Trump’s sudden U-turn on N Korea summit will help China: New York Times
US President Donald Trump's abrupt decision to call off his summit with North Korean Supreme Leader Kim Jong-un with less than three weeks to go could do the biggest favour to China in Asia while disappointing allies like South Korea. Japan will not be unhappy either as it did not feature enough in the Korean peace process and was under fear that reconciliation could make it most vulnerable to North Korea's war rhetoric.
According to a report in New York Times, Trump's sudden announcement to scuttle the scheduled meeting and pledge that America's "very strong sanctions" and "maximum pressure campaign" will continue will help China. According to NYT, the decision now might China to use delays in negotiations with Pyongyang to its advantages in trade negotiations with Washington.
It said although it is not clear how the Kim regime will react to Trump's hasty withdrawal from the summit the world was eagerly awaiting, but he if does not turn belligerent after this point, he will score enough brownie points among his neighbours, especially China - North Korea's closest ally in East Asia even though their relations had dipped in the recent years because of Kim's reckless nuclear ambitions.
China did not object to the UN sanctions imposed on North Korea since it did not approve of Kim's nuclear tests but now if the latter indeed turns a peaceful leader despite the scuttling of the June 12 summit, there is possibility of Pyongyang facing less crippling sanctions and that without even vowing to give up his nuclear arsenal.
"But if he refrains, Kim may have already earned enough goodwill among his neighbours - especially China, his country's main trading partner - to see some softening of the economic sanctions against his isolated nation, without agreeing to give up his nuclear arsenal," the NYT report said.
"Trump walking away from the summit lets North Korea meet all its objectives: public recognition, lighter sanctions, damage to US alliances and continued nuclear advancement," NYT quoted Adam Mount, a senior fellow at the Federation of American Scientists in Washington, as saying.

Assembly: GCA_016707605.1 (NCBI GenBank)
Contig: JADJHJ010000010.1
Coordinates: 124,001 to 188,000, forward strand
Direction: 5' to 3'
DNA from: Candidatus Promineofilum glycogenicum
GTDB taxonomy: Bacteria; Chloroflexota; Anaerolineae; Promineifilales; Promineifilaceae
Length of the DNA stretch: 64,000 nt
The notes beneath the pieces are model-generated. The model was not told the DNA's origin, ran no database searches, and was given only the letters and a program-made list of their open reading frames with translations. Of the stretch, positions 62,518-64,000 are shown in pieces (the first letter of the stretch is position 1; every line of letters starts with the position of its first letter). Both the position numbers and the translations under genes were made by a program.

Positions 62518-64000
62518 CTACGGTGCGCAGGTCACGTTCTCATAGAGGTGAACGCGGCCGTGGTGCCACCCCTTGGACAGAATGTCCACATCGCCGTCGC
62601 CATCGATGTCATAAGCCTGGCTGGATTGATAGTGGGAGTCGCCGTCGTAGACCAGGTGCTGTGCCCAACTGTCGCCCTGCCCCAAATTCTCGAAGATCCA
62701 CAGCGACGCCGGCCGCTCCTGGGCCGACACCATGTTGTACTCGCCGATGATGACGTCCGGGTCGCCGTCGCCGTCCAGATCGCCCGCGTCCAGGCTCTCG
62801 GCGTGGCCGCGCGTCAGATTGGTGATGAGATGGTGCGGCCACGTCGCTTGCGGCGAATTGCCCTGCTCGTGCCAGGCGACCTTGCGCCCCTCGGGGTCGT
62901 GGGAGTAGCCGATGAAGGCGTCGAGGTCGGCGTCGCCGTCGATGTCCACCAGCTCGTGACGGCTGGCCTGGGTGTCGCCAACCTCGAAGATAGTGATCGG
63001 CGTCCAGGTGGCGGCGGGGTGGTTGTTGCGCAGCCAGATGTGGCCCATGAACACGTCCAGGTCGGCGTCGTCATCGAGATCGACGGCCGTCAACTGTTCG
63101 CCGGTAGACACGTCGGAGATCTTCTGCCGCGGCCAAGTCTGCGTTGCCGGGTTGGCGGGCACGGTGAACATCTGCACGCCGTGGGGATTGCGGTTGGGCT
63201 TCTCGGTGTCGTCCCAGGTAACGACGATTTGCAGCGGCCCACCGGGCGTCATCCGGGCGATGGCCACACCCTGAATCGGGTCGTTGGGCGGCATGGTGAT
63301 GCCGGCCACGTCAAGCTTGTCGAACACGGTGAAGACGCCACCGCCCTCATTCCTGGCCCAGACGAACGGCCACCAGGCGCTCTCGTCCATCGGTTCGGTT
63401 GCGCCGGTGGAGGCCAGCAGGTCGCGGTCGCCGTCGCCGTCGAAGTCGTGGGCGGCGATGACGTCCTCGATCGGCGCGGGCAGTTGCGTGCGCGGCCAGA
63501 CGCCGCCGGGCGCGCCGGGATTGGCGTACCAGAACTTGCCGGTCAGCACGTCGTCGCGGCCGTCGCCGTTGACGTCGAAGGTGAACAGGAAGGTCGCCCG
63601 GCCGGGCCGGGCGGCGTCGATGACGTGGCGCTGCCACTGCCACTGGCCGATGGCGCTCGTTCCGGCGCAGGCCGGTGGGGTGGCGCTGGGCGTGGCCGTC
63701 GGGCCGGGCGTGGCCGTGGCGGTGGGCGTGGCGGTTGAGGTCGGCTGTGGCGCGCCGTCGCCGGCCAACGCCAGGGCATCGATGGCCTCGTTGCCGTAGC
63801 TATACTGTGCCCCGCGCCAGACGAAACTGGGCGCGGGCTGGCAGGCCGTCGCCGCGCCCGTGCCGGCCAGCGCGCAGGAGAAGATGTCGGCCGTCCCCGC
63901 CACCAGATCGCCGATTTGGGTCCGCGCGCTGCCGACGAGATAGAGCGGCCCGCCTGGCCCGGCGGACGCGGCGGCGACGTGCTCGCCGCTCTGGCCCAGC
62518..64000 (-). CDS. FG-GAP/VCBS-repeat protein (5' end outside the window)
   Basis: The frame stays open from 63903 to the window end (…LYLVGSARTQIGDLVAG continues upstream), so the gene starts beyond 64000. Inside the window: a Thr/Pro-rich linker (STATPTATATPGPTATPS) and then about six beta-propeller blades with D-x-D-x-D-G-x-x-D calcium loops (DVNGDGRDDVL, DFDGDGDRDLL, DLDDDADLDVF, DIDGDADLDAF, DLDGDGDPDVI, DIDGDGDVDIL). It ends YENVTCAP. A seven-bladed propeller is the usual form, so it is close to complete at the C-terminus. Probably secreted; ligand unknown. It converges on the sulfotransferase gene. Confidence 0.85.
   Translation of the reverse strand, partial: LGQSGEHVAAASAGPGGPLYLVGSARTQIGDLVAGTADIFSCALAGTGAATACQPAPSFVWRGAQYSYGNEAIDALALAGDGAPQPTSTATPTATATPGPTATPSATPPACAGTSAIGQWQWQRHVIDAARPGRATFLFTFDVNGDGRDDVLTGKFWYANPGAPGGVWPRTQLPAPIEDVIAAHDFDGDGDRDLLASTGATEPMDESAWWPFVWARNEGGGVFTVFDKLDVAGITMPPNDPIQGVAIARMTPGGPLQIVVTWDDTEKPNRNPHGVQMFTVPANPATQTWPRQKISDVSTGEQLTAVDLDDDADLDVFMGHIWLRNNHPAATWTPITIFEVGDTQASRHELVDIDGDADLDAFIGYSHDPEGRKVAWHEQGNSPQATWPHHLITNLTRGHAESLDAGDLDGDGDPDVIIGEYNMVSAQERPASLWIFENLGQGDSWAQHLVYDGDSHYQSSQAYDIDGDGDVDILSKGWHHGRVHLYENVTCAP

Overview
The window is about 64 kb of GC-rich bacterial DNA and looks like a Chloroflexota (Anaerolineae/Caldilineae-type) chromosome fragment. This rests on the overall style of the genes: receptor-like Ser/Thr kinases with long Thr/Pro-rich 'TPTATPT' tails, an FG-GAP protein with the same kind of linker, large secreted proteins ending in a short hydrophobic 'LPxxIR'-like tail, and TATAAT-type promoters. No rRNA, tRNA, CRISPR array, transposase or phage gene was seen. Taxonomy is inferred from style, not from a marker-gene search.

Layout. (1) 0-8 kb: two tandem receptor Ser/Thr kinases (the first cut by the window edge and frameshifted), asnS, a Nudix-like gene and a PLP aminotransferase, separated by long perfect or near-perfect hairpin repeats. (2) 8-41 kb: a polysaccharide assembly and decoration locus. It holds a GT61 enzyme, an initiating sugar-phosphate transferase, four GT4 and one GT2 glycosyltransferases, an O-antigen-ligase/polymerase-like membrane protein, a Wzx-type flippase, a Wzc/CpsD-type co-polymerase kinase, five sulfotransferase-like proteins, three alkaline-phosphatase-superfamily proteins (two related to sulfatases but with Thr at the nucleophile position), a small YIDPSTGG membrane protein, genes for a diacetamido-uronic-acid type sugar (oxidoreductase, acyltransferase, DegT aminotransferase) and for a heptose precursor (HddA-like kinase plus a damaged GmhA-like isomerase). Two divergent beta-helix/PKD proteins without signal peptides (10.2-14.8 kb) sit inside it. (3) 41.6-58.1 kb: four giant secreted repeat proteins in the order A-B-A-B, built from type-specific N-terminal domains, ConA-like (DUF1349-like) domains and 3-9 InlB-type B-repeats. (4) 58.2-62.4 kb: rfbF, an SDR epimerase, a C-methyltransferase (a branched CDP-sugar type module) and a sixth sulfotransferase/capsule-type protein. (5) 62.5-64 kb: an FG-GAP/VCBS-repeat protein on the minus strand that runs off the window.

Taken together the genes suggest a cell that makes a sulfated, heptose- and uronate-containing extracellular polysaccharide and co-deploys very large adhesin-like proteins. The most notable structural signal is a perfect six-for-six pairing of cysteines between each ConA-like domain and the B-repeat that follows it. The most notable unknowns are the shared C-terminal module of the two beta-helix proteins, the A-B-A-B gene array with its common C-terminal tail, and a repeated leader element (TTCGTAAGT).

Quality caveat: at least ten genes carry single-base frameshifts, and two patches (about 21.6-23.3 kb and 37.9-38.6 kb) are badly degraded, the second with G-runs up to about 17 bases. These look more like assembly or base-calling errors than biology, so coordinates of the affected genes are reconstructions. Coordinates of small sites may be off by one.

Trump's decision will also put South Korean President Moon Jae-in's credibility at stake. The Moon government put in a lot of efforts to see the Korean peace process progress. Starting from the Pyeonchang Winter Olympics in February to the historic Punmunjeom summit in April, Seoul did all it could to see North Korea reconcile with the international community. It even offered to facilitate the Kim-Trump talks even after Pyongyang blasted it recently while protesting US-led air combat drills in the Korean Peninsula.
"Moon Jae-in's people must be panic-stricken by now because they have invested so much in the Trump-Kim summit," NYT quoted Lee Byong-chul, a senior fellow at the Institute for Peace and Cooperation, Seoul, as saying. Lee even said that the Moon government could now face a "gleeful" opposition who will even "ridicule" them after the giant failure.
The NYT report said China also appeared nervous about North Korea's growing rapprochement with the US for it feared this could put North Korea away from its orbit of influence but now with the meeting getting scrapped, Beijing will have all the freedom to manoeuvre its North Korea policy.